The emojification of brand advertising

Pictures speak a thousand words. Especially if those pictures are fun graphic emojis like a smirking face. Or a face with tears of joy. Or a see-no-evil monkey. Or Emoji Smiley-90

Emojis have taken over the marketing world, with an array of brands using them to communicate with their audiences on social media on a regular basis, smoothly penetrating into their customers’ everyday conversations by using the language they speak.

Bud Light, GE and Oreo are just three among the myriad brands that have jumped on the emoji bandwagon over the past year. Bud Light seamlessly stitched together an emoji American flag to celebrate the 4th of July on Twitter last year, while GE crafted an entire periodic table of emojis with corresponding DIY science experiments last December. Oreo pulled off one of its most successful campaigns in China last year, asking parents to take photos of themselves with their children and paste them on dancing emojis.

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“We know it’s important to speak the language of our fans,” Janda Lukin, senior director at Oreo North America, told Digiday. “So much meaning can be communicated with a single emoji, and we’ve been able to tap into that by using emojis to share our message of seeing the world with openness and curiosity.”

According to data from eMarketer, there are nearly 2 billion smartphone users worldwide, and 41.5 billion messages and 6 billion emoticons or stickers are sent around the world every day on mobile messaging apps, according to branded digital startup Swyft Media.

Most important, emojis represent a marked cultural shift in the vernacular toward a more visual form of communication, presenting brands with an opportunity to convey their messages even more creatively. For linguists, emojis add the zing to communication, going beyond the vanilla semantic part of language and making it more fun and expressive.

“No human being would ever just utter that sentence like a robot,” John McWhorter, linguistics professor and seminar faculty at Columbia University’s Center for American Studies, told Digiday. “Emojis get across that human aspect of communication.”

“Emojis are doing what the tone of voice did on the telephone and what gestures, tones and facial expressions did in interpersonal communication,” agreed Mitchell Stephens, professor at NYU’s Arthur L. Carter Journalism Institute. “It gives people something that has been missing in writing for the past five and a half thousand years.”

Emojis have become so mainstream that brands are now looking for ways to make them more personalized, carrying their own brand stamps. This demand has spawned an entire cottage industry of platforms that create personalized branded emojis, stickers and GIFs for brands. Mentos, Ikea, Coca-Cola, Burger King and Comedy Central are among several brands that have created their own branded emojis in partnership with platforms that build these bespoke emojis, including Swyft Media, recently. Even Snapchat recently incorporated emojis, shows those icons instead of people’s “best friends” on its platform.

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Andrew Cunningham, social marketing lead at agency Huge, affirmed that there is a desire these days for brands to express themselves in a more unique manner. Screen Shot 2015-04-14 at 5.17.22 PM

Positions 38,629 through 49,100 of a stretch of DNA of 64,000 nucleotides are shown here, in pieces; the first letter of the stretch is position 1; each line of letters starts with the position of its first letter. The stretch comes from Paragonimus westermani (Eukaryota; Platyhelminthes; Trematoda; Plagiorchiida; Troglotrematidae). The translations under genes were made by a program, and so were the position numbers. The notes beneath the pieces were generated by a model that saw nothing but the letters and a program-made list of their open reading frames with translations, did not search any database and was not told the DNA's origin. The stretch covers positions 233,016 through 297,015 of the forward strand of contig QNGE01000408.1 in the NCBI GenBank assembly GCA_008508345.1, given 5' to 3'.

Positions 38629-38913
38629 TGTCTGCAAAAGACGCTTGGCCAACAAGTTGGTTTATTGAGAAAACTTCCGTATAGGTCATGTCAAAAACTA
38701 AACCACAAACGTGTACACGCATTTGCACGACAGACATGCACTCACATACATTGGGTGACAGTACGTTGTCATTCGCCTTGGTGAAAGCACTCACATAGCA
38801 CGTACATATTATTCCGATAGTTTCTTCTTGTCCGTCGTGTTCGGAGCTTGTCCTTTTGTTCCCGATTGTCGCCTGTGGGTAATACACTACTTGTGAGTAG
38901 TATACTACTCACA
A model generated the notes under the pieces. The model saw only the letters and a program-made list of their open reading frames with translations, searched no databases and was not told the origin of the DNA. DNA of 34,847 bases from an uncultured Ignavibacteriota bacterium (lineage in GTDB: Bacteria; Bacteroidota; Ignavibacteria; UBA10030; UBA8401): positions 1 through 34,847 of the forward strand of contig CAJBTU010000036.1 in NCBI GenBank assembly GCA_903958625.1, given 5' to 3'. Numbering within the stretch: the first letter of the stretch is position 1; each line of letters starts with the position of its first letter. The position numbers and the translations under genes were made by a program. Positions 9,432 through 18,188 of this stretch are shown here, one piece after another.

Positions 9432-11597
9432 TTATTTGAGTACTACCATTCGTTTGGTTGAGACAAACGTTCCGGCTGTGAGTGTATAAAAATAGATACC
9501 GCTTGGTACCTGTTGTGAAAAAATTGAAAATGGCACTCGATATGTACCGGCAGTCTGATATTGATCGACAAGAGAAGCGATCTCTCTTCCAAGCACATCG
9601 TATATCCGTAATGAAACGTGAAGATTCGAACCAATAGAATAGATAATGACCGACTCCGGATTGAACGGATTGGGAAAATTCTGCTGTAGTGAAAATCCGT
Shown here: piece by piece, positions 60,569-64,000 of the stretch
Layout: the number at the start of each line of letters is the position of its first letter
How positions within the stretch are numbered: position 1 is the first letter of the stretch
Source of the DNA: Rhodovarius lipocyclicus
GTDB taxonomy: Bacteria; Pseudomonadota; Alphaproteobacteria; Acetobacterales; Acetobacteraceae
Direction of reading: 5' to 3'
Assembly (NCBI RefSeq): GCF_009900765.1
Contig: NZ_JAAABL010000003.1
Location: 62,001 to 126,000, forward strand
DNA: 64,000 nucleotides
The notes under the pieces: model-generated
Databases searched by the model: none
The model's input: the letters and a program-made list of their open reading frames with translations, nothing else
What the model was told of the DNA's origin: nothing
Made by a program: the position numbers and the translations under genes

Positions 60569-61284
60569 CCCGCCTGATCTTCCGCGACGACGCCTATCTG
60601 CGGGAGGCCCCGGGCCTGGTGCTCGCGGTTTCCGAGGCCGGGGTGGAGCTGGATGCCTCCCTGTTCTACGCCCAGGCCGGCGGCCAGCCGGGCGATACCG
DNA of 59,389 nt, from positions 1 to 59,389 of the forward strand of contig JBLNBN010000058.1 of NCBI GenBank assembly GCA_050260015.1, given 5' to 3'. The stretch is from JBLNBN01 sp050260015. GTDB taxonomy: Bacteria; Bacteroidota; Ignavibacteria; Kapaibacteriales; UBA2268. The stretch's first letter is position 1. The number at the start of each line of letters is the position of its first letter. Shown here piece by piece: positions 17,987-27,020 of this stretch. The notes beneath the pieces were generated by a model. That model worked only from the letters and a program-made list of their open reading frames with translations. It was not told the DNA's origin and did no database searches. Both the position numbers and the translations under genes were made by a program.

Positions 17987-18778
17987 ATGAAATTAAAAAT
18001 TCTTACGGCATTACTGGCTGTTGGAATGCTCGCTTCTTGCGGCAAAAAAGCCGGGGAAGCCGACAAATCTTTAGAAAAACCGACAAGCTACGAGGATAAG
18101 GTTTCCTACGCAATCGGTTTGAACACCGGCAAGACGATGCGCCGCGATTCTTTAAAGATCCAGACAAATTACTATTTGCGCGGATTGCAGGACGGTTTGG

“Original unicode emojis first filled the gap where text couldn’t tell the entire story,” he said. “These keyboards have simply been the evolution of that type of behavior.”

One such platform that enables brands to do this is Snaps — officially launching today — which creates custom branded emoji keyboards and sticker campaigns for brands to reach their consumers. It lets brands organically insert themselves into messages through its partners’ messaging apps, like Kik, Kanvas and others, and even provides them with engagement analytics.

“The global messaging market is massive and growing,” Christian Brucculeri, CEO of Snaps, told Digiday. “People are shifting from Facebook and email to more personalized real-time communication on messaging applications — every brand should have a strategy for reaching consumers in this channel.”

“It is advertising from a completely different perspective,” added Vivian Rosenthal, founder of Snaps. “It is a non-intrusive and completely opt-in experience, where fans choose to to download the keyboards. That choice gives them agency and makes them brand evangelists on their own.”

Burger King and Comedy Central are the first among Snap’s 20 brands that have already unveiled custom keyboards for their fans to incorporate in their emoji libraries during Snap’s soft-launch period. The latter partnered with the platform to create a “Broad City”-themed emoticon keyboard for the premiere of its hit show “Broad City’s” second season in January. Time Inc.’s Food & Wine magazine and Ferrara Candy Company’s Trolli brand is also soon launching a custom branded keyboard for its new Sour Brite Crawler Minis and Extreme Sour Bites.

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“It makes sense for our brand because we are playful and don’t take ourselves too seriously,” said Jill Manchester, svp of marketing and brand strategy for Ferrara. “But I don’t know if it makes sense for every brand to be doing it.”

While consumers can go crazy with some Chicken Finger and candy emojis, there is one casualty in this shift from the analog to the digital: emoji’s red-headed step-sibling, the lowly emoticon. :( RIP.

Image courtesy Matt Fraher